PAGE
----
At the chalkface: The Oxbridge fetish

Written by: Ian Whitwham | Published:

I was at Oxford – whoops, there we go! Shut up! In 1452. It was all a bit fusty and disorientating. The unchecked privilege, dodgy heritage culture, casual sexism, gender blindness and whopping class bias...

How do you know if someone went to Oxford? “They tell you.”

It’s a Paul Whitehouse line and it’s true: sooner or later, they tell you. Unsolicited. No real context. They just pop it in the conversation, a tic of vanity, and leave you to be awed – at dinner parties, waiting rooms, funerals, train journeys, wherever.

What are you meant to say? Why do they feel compelled to flaunt this? They seem never to have left those dreaming spires.

There is still an assumption that Oxbridge is the place our “best” pupils should aspire to. So they apply like billyho – 20,000 applications for 3,200 places this year.

Interviews begin this week. Off they go, all brilliant, all groomed, all with that well-rehearsed, mercurial thinking. But wait a minute. Does anyone have reservations about all this?

Molly does. Molly is a state school pupil, introverted, unconfident and sensationally bright. Her teachers, of course, think they’d be mad not to take her. But someone hasn’t really been consulted in all of this. Molly.

Molly is working class. Of course that shouldn’t stop her going – high expectations and all that. Still, she has real anxieties. Is Oxbridge the right place for her? Does she have the right cultural capital? Would it involve ditching her own culture? Jon Snow has no illusions: “If you are here, you are not working class. You are now part of the elite.” Really? Molly’s not keen on elites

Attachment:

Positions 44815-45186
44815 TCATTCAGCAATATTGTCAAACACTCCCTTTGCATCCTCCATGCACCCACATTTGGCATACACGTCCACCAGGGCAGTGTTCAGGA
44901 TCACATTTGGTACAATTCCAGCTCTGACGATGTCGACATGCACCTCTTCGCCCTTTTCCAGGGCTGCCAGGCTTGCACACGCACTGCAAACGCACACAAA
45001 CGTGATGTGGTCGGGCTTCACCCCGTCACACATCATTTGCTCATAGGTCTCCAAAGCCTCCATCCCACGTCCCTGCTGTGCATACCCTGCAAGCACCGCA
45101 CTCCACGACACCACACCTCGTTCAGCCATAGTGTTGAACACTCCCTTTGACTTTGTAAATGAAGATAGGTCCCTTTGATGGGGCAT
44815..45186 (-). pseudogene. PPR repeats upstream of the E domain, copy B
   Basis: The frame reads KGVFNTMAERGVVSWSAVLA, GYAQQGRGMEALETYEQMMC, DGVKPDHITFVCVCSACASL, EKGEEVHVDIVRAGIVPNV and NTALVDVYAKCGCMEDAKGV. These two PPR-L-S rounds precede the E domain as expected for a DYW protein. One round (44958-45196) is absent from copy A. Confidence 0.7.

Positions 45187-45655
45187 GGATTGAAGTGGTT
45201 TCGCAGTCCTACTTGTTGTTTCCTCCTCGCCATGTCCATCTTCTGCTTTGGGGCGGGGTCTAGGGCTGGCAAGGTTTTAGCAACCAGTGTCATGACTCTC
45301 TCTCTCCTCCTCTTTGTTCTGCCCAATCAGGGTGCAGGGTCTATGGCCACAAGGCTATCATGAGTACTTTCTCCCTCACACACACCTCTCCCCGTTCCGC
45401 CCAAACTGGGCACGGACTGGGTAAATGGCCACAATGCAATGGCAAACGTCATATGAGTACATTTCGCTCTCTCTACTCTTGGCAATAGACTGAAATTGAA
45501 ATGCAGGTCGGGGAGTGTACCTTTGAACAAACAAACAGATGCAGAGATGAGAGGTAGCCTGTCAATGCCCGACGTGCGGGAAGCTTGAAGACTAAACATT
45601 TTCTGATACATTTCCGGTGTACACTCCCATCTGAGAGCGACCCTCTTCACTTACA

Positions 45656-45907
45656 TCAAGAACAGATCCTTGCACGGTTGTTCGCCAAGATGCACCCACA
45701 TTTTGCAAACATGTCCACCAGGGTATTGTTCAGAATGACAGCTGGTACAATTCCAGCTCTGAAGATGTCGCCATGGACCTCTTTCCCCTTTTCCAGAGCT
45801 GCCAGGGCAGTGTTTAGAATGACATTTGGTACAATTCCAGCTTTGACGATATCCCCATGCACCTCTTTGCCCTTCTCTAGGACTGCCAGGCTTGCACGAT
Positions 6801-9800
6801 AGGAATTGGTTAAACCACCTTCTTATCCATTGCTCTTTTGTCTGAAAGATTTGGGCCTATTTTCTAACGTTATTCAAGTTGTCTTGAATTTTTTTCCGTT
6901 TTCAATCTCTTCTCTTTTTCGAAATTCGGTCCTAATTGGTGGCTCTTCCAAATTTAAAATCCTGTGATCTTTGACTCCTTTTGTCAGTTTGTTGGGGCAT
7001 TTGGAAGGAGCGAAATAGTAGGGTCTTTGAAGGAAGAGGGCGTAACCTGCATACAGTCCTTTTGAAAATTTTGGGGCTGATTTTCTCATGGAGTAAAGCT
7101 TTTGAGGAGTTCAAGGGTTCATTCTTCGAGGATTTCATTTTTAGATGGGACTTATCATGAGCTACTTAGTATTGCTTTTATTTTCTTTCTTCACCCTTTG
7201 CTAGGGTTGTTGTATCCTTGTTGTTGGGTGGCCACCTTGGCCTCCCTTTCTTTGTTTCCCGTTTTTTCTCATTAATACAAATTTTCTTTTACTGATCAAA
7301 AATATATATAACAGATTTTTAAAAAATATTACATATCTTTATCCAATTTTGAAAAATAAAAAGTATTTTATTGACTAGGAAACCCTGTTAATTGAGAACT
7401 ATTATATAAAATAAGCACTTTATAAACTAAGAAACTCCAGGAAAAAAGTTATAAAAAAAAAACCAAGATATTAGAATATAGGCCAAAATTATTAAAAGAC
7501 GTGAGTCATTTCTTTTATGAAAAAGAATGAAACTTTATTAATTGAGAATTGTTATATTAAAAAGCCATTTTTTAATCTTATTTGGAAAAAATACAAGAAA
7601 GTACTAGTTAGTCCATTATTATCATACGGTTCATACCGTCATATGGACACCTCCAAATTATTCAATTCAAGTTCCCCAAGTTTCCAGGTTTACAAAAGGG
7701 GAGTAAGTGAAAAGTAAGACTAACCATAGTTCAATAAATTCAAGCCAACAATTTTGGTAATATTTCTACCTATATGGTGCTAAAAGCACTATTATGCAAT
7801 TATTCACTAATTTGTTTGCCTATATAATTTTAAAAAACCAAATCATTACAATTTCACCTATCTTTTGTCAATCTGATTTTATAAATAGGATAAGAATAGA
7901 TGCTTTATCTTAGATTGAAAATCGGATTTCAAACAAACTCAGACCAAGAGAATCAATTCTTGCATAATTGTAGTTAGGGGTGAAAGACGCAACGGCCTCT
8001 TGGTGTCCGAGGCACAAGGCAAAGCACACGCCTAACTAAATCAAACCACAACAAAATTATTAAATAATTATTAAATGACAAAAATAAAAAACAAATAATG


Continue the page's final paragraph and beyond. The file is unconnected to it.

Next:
I was at Oxford – whoops, there we go! Shut up! In 1452. It was all a bit fusty and disorientating. The unchecked privilege, dodgy heritage culture, casual sexism, gender blindness and whopping class bias. But surely that’s all gone these days? I’m not sure. Nor is Molly.

She hears of Oxbridge’s doubtful contortions over ethnicities, of academic bullying, the lack of pastoral care, the hothouse atmosphere, those Stormzy scholarships and that nasty Steve Bannon blethering on last week in a debating chamber. And there are still not nearly enough working class students. Idle fears, says professor Stephen Toope, Cambridge’s vice-chancellor, who makes all the right noises about inclusiveness and diversity. “It falls on us to dispel the facile stereotypes of Cambridge as a bastion of privilege and self-serving elitism.”

Yes, colleges are doing their best with state schools visits and open days, but “facile stereotypes” are not so easily dispelled. Public school presence and culture seems to be still very much in the ascendant. Oxbridge entrance is obviously still not a level playing field.
Surely we need to stop fetishizing Oxbridge. There are many other “world class” universities that Molly could choose.

  • Ian Whitwham is a former inner city London teacher.


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